Wednesday, August 27, 2008

Solidarity groups urge Singapore to renew Burmese activists travel and work documents

I received this letter, concerning the plight of the Burmese activists in Singapore, through my facebook. I was also told the letter was faxed today,

H.E. Mr George Yong-Boon Yeo
Minister for Foreign Affairs
Singapore

Solidarity groups urge Singapore to renew activists travel and work documents

Your Excellency:

We, the undersigned groups supporting human rights and democracy in Burma, urge the Government of Singapore to promptly renew the work and travel permits of six Burmese activists who were studying and working there.

It is our belief that the six individuals were targeted because of their efforts to advocate for human rights and democratic transition in their home country. The Singaporean government’s actions contradict the spirit and content of its own statements made at the United Nations and other international forums on the situation in Burma since September 2007.

The actions and statements of the Burmese nationals in question were fully consistent with public statements made by you and other Singaporean leaders. They have cooperated with the Singapore authorities in working within the constraints of local laws.

The actions taken by the six, in response to the crises caused by the Saffron Revolution in September as well as Cyclone Nargis and the sham referendum in May, were peaceful and constructive. Their desire for democratic transition in Burma is consistent with Singapore’s foreign policy. Fundamental political and economic reforms which constitute the main focus of the Burmese activists, also serves the regional security and economic interests of Singapore and ASEAN.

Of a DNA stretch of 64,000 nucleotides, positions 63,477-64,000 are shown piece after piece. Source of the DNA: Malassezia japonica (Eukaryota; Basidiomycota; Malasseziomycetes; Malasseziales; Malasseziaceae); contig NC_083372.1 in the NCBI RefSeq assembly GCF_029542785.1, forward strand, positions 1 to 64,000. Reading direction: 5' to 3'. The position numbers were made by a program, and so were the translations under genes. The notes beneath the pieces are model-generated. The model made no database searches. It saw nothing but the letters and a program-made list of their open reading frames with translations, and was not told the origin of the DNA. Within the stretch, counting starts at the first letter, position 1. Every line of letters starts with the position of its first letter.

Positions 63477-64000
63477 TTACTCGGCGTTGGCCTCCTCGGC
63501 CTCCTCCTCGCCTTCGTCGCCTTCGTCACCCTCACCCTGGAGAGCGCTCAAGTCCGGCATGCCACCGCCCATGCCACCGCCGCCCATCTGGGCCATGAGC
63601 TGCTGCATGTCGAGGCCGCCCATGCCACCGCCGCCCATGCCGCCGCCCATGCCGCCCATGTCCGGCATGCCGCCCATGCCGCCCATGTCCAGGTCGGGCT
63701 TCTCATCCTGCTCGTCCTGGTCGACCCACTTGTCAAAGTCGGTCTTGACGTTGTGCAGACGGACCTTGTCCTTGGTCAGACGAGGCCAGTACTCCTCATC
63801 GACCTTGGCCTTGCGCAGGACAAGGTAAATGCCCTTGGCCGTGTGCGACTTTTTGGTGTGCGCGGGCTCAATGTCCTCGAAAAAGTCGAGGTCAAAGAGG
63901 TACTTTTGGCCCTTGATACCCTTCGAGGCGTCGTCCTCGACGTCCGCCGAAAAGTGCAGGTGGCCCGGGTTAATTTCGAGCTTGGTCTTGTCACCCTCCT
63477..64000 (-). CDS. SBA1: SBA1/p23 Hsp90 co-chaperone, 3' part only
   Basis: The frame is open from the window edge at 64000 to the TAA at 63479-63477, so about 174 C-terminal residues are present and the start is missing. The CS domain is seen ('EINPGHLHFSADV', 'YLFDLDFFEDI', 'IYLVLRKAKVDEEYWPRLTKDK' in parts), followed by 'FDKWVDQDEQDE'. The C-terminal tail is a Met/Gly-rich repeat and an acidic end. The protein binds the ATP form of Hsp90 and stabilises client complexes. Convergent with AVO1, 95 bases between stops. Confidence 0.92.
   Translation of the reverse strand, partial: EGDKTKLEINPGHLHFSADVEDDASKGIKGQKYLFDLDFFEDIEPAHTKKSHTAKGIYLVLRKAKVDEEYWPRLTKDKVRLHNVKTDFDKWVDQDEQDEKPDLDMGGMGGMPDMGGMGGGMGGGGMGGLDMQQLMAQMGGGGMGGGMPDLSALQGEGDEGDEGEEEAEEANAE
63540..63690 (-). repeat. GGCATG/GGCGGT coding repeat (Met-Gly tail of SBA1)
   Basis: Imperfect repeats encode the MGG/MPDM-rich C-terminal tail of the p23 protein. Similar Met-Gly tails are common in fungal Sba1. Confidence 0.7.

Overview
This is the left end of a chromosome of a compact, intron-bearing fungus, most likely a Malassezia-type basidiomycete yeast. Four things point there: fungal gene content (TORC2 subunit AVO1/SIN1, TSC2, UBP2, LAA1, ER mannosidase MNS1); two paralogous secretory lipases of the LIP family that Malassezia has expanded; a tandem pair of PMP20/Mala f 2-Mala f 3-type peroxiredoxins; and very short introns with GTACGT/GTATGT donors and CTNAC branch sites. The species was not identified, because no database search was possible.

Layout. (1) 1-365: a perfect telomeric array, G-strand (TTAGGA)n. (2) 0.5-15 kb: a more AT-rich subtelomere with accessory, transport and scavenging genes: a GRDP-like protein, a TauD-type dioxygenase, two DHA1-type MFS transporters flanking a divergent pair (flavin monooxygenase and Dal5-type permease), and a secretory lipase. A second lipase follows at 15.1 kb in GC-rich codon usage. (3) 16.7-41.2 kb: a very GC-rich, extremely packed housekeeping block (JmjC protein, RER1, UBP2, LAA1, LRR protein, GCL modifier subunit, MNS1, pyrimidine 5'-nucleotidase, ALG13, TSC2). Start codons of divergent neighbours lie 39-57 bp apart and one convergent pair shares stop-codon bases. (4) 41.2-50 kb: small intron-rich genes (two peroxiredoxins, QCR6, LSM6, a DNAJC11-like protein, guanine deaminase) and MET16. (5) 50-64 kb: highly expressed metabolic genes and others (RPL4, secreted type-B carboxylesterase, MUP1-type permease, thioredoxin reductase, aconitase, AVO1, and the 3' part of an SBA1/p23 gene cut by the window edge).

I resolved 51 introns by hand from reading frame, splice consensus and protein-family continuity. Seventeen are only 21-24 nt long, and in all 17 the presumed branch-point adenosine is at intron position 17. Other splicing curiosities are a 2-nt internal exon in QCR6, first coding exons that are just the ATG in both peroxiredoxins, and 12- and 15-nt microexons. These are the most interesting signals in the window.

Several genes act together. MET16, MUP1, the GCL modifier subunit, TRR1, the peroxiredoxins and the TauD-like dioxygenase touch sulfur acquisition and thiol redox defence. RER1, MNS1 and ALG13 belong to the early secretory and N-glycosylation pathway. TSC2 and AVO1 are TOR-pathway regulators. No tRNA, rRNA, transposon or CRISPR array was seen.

Singapore was the first country to ratify the ASEAN Charter, and bears a responsibility to promote its spirit and content. It has committed to strengthen democracy, enhance good governance and the rule of law, and to promote and protect human rights and fundamental freedoms. These six activists were working to promote and defend these goals. We understand three of them have been forced to leave Singapore but are anxious to return.

We call upon the Singaporean government to treat Burmese citizens working and studying in Singapore equitably and with fairness. Allowing Burmese in Singapore to strengthen their knowledge of human rights and democracy is a vital contribution to Burma’s transition to democracy.

We look forward to Singapore’s timely renewal of the work and travel documents of these six activists. We trust that Singapore’s commitment to progress in transition to democracy will continue, and that Singapore will desist from restricting the opportunities of Burmese working and studying in Singapore.


Thank you for your kind attention,

1. Alternative ASEAN Network on Burma
2. Burma Campaign Australia
3. Burma Partnership
4. Burma Today
5. Burma Workers’ Rights Protection Committee
6. Burmese Women’s Union (Japan Branch)
7. Committee for Asian Women
8. Forum for Democracy in Burma
9. Foundation for Media Alternatives (Philippines)
10. Global Alliance Against Traffic in Women
11. Hong Kong Coalition for a Free Burma
12. Network for Democracy and Development
13. Nonviolence International Southeast Asia
14. Palaung State Liberation Front